We all have strong opinions about the recent WikiLeaks situation. For me, it has created a desire to understand the origins and definition of the word diplomacy. After all, people pay a lot of money to attend Ivy League Schools so they can guarantee themselves a fast paced, cut throat career in diplomatic relations. People use the term in business and to describe certain character traits of individuals. Certainly we each, at one point in our lives, must think about what diplomacy means as a character trait. We say things like “She showed great diplomacy when she talked her way out of the speeding ticket.” Or “It took a lot of diplomacy for him to negotiate that cut throat corporate deal.” What does being diplomatic really mean? Who made the rules and more importantly, is it a good thing or a bad thing?
The word itself is from the Greek word Diploma, which started out as we know it today. Greek scholars gave Diplomas to certify a student’s completion of an educational course of study. The Romans used the word diploma to describe travel documents, creating another path of interpretation of the word. They later extended the meaning to include foreign documents ie: treaties between tribes.
Diplomatic relations go as far back as aborigines who believed in protecting messengers when carrying important information to be delivered to tribal leaders. Romans, Italians and French all created variations of the word itself as well as established systems of protection for diplomats and protocol for interaction and negotiation with other political leaders of their day. This evolves in many ways throughout history right up to modern history.
Modern history brings a few changes in diplomatic relations. Until World War 1, diplomatic relations were conducted between individual representatives of each Nation. In 1961 the Vienna Convention on Diplomatic Relations was written, paving the way for a new era and meaning of diplomacy; one that would lead to the establishment of a League of Nations, later to become the United Nations.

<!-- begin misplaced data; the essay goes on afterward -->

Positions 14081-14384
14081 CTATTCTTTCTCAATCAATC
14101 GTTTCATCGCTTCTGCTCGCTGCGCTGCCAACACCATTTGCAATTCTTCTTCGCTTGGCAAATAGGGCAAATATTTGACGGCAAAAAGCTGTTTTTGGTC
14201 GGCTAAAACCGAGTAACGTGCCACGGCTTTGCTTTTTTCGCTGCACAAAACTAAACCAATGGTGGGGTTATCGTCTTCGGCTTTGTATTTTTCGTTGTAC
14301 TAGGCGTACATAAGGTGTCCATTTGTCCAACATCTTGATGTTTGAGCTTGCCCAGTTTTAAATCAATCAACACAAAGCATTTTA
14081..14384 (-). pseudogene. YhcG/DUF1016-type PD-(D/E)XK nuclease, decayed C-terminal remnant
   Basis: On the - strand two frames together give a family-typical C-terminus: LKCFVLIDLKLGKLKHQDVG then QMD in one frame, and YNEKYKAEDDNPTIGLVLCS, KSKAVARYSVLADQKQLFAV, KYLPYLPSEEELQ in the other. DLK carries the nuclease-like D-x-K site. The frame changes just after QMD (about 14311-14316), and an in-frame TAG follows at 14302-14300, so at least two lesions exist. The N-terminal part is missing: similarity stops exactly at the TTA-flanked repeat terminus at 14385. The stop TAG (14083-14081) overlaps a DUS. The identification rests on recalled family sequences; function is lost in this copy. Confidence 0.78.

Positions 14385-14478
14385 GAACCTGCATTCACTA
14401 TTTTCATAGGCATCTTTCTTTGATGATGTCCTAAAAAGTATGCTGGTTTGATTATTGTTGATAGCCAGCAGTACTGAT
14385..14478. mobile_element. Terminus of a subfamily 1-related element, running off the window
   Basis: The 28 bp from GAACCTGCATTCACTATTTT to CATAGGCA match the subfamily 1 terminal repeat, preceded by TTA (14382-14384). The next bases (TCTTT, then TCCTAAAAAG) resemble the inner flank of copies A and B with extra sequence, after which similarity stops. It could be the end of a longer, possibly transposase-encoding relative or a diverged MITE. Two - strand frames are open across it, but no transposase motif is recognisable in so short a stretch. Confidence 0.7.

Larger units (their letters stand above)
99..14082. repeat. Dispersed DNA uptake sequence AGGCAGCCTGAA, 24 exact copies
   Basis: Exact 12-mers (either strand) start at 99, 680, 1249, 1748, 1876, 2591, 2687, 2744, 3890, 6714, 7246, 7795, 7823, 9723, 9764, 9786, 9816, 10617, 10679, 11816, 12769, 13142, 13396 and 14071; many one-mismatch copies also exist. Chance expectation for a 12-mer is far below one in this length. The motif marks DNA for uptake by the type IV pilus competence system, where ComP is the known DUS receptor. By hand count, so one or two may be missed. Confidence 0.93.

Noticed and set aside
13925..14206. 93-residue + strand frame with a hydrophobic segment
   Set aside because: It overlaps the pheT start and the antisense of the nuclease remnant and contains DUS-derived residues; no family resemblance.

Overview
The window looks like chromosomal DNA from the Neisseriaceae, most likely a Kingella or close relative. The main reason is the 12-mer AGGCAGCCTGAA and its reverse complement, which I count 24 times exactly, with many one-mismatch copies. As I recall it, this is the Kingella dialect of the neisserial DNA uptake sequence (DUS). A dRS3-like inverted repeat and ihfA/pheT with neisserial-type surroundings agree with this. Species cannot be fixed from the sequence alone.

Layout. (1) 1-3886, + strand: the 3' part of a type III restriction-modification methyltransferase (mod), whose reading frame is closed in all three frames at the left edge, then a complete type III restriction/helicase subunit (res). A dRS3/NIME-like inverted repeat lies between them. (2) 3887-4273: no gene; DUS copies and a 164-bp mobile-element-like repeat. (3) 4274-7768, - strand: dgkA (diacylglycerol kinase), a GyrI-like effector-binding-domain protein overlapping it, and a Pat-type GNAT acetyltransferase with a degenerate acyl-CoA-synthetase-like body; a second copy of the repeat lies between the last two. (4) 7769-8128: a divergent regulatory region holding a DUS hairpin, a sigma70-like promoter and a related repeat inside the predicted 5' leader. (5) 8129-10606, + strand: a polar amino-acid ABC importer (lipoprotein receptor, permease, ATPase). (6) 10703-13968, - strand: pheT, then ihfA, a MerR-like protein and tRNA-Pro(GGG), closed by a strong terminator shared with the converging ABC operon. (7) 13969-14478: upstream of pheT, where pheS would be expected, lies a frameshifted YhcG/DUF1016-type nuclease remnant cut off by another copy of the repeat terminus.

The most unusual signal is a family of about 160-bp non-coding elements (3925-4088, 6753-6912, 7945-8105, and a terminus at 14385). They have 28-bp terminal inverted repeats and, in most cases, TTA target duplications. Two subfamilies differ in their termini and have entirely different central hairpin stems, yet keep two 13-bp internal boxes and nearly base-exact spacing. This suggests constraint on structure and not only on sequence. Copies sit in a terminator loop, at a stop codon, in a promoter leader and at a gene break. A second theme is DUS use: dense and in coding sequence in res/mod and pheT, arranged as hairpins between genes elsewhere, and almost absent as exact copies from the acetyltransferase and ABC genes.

The Vienna Convention on Diplomatic Relations was adopted in 1964. You can read the 2005 updated version here: http://untreaty.un.org/ilc/texts/instruments/english/conventions/9_1_1961.pdf This document doesn’t really touch on the meaning of the actual word diplomacy, but rather outlines all of the rules, regulations and immunities for diplomatic representatives to deliver and receive messages. After reading the document, I think about all of the heinous acts covered up and let go by individuals claiming diplomatic immunity. It seems you can get out of a lot more than a few speeding tickets as a diplomat. The authors have created a legally binding system in which to conduct business in secret, prosecuting anyone who disagrees with them along the way.
So, from the word origins, we have come from educational documents, to travel documents, to a system of negotiation allowing for immunity and secret dealings, protected by a legal system made up for capitalistic purposes. Let’s get back to the word itself for a moment. Today, Webster defines Diplomacy in two ways: The art or practice of conducting international relations, as in negotiating alliances, treaties, and agreements and Tact and skill in dealing with people.
WikiLeaks consisted in part of many diplomatic cables outlining foreign relations. A lot of it was mere chatter, though it all sheds a very bright light on how representatives of the United States interact with each other regarding foreign leaders and their peers. The cables say German Chancellor Angela Merkel “avoids risk and is rarely creative”. German Foreign Minister Guido Westerwelle has thoughts that are “short of substance”. Afghanistan President Karzai is driven by paranoia and Italy's Prime Minister Silvio Berlusconi is "feckless, vain and ineffective as a modern European leader.” After being called a Mafia State, Russia’s Prime Minister Vladimir Putin is compared to Batman and President Medvedev is named as his sidekick Robin. To me, it sounds as if we are stuck in a bad 80’s B-grade movie set in a dingy high school in no- name small Midwestern town. Did these diplomats simply misunderstand the definition of diplomacy? Do they have a different way of describing tact and skill in dealing with people? Is this how we want our representatives to act when using their keen negotiation skills in the name of the United States People?
The whole story brings me back to my own reality as I ponder what I want diplomacy to mean to me. I decided to look to another word for inspiration. Manners. Official definition: The socially correct way of acting and the prevailing customs, social conduct, and norms of a specific society, period or group. Now, I am not one to be obsessed with good manners or bad manners, but reading the definition makes me wonder if maybe diplomacy wouldn’t be better defined if it somehow incorporated aspects of good manners. Is making petty negative comments about diplomats and foreign leaders good manners? I have an old issue of Highlights from my childhood with Goofis and Gallant saying not so much.
This is what I believe we should think about as we follow the WikiLeaks stories. I am most certainly going to change the way I think about being diplomatic in my daily life. Maybe I will just try to have good manners and leave diplomacy to the professionals just like I left petty games back in high school. I can only hope those representing my Nation do so as well. The World just might be a safer place.